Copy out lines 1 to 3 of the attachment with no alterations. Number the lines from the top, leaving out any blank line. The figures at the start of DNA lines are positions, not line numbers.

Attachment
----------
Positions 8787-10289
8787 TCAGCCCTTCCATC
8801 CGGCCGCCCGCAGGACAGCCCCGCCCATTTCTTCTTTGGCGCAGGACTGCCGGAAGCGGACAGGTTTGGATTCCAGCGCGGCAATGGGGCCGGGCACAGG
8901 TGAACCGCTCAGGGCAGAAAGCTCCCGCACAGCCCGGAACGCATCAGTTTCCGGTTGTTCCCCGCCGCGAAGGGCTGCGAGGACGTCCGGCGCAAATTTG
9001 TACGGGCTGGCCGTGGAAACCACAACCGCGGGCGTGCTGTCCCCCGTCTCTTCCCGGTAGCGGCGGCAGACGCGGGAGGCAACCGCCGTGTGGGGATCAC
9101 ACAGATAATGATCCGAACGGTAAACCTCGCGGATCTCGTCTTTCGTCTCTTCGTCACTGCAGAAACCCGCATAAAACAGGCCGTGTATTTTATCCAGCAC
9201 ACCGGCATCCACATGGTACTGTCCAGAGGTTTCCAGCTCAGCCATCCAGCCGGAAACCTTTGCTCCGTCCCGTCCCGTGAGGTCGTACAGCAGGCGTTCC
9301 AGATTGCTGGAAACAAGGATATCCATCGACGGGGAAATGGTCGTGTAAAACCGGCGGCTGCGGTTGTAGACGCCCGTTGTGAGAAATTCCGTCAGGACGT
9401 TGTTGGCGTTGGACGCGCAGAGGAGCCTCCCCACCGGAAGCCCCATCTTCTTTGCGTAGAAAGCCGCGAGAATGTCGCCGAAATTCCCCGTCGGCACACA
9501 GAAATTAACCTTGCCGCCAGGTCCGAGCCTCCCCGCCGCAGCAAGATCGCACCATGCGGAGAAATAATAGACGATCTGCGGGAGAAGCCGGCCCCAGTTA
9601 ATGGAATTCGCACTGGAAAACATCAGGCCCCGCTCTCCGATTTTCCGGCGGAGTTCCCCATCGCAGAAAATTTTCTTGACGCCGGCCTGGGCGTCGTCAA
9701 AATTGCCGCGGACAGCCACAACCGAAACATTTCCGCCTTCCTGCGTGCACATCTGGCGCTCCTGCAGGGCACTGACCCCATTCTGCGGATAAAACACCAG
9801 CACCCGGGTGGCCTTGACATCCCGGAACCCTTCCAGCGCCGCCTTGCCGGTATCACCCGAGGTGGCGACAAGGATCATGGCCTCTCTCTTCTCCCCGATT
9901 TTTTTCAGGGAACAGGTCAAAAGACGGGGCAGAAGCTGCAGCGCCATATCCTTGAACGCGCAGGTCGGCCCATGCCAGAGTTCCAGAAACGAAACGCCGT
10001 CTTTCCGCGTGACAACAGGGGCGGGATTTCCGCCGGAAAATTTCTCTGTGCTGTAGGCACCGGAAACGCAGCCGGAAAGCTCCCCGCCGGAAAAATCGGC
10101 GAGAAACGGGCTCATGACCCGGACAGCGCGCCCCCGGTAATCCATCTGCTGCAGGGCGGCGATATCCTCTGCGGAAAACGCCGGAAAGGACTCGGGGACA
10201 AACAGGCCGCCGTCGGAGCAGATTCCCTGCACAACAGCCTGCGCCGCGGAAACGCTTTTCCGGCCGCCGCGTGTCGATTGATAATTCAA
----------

Positions 8787-10289
8787 TCAGCCCTTCCATC
8801 CGGCCGCCCGCAGGACAGCCCCGCCCATTTCTTCTTTGGCGCAGGACTGCCGGAAGCGGACAGGTTTGGATTCCAGCGCGGCAATGGGGCCGGGCACAGG